If Khan’s platform sounds familiar, that’s because civil rights attorney Larry Krasner and ex-prosecutor Michael Untermeyer are also running for D.A. on some of the same ideas. In order to win, Khan will need to set himself apart from the Democratic field. Read more »
Teresa Carr Deni | Photo courtesy of Tommie St. Hill
“Philly Judge Criticized for Rape Decision.” “Judge Criticized for Considering Gang Rape on Prostitute ‘Theft of Services.’” “Judge Who Thinks Rape is ‘Theft of Services’ Up for Retention in Philly.”
Those are some of the headlines that pop up when you Google Municipal Court Judge Teresa Carr Deni’s name. Back in 2007, the Democrat dismissed sexual assault charges against a man who allegedly raped a prostitute at gunpoint, which drew ire from local women’s groups. She let robbery charges stand, telling the Philadelphia Daily News at the time, “She consented and she didn’t get paid. I thought it was a robbery.” Now, Deni says the media “misconstrued” the case, and that “the situation was corrected, and everyone was pleased with the result.” Read more »
Richard Negrin | Photo courtesy of Mark Nevins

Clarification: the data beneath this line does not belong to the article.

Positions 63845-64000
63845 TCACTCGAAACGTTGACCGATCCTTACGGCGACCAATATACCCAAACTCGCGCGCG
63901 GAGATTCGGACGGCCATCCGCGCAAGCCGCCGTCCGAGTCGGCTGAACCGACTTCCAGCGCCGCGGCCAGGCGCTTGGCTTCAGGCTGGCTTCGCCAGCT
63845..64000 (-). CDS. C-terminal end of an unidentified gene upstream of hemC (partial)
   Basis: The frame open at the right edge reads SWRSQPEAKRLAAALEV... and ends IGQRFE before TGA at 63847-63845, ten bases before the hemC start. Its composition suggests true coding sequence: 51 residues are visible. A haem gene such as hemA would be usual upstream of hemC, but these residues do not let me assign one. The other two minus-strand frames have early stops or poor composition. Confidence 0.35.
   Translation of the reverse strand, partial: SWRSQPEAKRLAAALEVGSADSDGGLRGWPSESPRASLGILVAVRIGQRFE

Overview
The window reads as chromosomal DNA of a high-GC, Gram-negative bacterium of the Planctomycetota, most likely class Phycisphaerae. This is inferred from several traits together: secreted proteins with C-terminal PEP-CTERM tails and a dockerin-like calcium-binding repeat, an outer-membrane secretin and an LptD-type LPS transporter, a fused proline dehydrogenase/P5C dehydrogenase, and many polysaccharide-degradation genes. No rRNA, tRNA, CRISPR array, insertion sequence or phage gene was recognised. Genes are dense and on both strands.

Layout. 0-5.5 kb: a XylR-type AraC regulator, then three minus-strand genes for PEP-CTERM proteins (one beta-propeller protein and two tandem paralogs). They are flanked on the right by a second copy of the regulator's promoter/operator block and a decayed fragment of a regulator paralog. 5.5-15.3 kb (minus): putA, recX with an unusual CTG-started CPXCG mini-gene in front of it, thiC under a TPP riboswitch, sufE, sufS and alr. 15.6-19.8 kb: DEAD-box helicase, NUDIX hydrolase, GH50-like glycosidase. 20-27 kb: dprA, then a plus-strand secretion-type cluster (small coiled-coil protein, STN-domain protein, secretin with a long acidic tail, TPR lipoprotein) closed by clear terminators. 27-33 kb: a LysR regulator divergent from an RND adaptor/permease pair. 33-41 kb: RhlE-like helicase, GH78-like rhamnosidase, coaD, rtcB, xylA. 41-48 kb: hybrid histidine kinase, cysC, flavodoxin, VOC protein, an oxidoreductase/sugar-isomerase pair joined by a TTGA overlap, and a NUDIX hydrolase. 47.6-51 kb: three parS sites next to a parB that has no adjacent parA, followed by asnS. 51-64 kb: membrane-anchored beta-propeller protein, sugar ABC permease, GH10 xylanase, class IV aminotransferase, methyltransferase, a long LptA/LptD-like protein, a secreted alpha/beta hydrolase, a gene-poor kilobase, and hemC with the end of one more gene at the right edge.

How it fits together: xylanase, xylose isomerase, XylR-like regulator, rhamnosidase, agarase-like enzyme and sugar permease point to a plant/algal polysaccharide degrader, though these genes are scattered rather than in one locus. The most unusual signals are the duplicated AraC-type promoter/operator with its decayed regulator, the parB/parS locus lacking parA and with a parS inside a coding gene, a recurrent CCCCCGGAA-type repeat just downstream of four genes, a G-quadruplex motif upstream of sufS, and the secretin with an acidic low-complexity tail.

Richard Negrin knows the trauma of gun violence firsthand. When he was just 13 years old, his father was shot dead in front of him. “It’s not fun to talk about, but I talk about it because it gives me credibility with young people,” he says. “I stand in front of classrooms and say, ‘How many of you have been touched by violence in your immediate family?’ In a first-grade class last year, 80 percent of those kids raised their hand.”
That life-changing experience, Negrin says, is why he became an assistant district attorney years ago, prosecuting hate crimes and other felony cases. He’s against a “heavy-handed, authoritarian” District Attorney’s office, he says, and wants a “community-based model that cares about all of us.” He points to Philly Rising, an initiative aimed at fighting poverty and crime that he led while working as the city’s managing director, as an example of that approach. Negrin, who once sat on the local ethics board, is also positioning himself as the good-government candidate in the district attorney’s race. The Democrat has sworn off gifts and campaign contributions from defense attorneys who may stand across from him the courtroom. Some positions he’s taken — or refused to take — may frustrate some progressives. For instance, he won’t say for now whether he wants a super PAC to back him or if cash bail should be abolished for low-level, nonviolent offenders. Read more »